Cities could be pivotal to a historic racing renaissance
By displaying its competitors’ cars on a pedestrianised Regent Street at the free-to-enter Regent Street Motor Show in early November, the London to Brighton Run might have taught historic and vintage race organisers a valuable lesson.
More than 500,000 tourists from all over the world were eager to get up close and personal with the vintage machinery in the centre of London, with people of all ages and backgrounds taking an interest in pre-war cars.
And it showed that historic cars don’t have to be confined to circuits – there’s invaluable exposure to be gained by displaying or even demonstrating cars in inner-city areas.
The Silverstone Classic, which regularly attracts 100,000 people every July, had a major presence on Regent Street. And Formula 1’s new owner – Liberty – is already reaping the rewards from inner-city demonstrations, with its October F1 Live event in Miami attracting a reported 80,000 people.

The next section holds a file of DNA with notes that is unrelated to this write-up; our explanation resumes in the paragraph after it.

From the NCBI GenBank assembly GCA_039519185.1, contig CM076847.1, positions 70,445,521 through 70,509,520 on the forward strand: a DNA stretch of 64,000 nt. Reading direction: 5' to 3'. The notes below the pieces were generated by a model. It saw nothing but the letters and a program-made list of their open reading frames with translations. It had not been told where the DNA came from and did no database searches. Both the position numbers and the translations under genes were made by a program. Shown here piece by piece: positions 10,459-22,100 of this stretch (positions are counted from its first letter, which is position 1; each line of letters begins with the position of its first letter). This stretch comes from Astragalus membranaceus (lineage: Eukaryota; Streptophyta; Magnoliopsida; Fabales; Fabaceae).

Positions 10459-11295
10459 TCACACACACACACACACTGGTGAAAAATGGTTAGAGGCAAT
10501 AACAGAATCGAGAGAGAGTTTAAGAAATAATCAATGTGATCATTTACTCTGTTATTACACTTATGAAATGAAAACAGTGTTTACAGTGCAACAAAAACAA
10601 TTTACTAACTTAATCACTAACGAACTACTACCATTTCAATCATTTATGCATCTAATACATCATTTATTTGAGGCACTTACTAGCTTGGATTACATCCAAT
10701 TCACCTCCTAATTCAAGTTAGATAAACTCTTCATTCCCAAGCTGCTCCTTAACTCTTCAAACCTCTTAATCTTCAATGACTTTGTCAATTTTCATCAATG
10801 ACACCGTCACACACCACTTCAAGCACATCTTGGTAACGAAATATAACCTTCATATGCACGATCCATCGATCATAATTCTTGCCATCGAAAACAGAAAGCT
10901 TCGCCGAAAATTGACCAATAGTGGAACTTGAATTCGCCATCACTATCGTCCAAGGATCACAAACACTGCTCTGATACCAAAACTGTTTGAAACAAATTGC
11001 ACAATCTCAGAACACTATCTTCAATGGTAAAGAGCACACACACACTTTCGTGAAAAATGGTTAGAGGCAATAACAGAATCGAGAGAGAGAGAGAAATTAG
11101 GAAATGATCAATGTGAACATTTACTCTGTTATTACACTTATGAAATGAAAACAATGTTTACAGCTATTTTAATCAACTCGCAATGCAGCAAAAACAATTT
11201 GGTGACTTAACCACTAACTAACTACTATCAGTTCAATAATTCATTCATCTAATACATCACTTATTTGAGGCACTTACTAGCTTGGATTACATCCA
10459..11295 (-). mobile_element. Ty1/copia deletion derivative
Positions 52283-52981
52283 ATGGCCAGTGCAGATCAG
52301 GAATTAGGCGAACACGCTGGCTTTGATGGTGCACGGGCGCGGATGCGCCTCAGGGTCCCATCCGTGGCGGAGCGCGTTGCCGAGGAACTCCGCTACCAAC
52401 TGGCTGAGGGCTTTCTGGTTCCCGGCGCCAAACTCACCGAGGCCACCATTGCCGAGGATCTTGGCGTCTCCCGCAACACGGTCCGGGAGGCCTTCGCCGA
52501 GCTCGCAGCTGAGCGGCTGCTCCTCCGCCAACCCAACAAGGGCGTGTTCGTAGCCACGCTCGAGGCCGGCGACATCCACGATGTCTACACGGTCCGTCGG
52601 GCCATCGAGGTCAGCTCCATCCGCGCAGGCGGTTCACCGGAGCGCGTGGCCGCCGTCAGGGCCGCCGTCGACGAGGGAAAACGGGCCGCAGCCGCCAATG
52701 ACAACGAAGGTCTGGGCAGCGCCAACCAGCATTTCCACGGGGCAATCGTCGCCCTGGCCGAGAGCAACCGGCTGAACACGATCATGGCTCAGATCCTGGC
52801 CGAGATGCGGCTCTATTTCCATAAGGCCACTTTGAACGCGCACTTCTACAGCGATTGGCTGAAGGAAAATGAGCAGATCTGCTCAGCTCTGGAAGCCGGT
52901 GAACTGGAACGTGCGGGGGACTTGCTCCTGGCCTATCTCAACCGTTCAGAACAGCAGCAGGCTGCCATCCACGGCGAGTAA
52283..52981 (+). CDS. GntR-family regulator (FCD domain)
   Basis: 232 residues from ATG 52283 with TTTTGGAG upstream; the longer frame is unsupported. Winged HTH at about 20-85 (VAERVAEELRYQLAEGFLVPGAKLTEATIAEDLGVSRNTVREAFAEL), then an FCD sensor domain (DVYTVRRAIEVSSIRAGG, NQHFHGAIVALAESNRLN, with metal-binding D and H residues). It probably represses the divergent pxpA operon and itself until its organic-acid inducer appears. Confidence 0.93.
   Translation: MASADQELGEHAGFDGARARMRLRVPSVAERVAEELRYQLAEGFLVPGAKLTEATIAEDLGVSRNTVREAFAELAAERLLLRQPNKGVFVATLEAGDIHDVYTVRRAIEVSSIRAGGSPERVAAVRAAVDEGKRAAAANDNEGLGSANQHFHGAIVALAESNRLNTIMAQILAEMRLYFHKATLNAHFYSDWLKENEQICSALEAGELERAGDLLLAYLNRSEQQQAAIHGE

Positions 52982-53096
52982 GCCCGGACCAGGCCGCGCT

So if there is an “age problem” in historic racing, which outgoing HSCC CEO Grahame White said was a creeping issue in the December issue of Motor Sport, then utilising the tremendous footfall of cities and their young populations across the UK could well be the antidote.
Maybe a Central London demonstration is too much to ask for, being a financial and logistical burden but London isn’t the centre of the UK.
An inspiring demonstration of historic racing cars could have another positive effect as new generations pick up an interest in engineering and racing; historic racing might become a stepping stone for people to pursue STEM careers if the right demographic is targeted.
And it could help fill up dwindling grids and empty grandstands.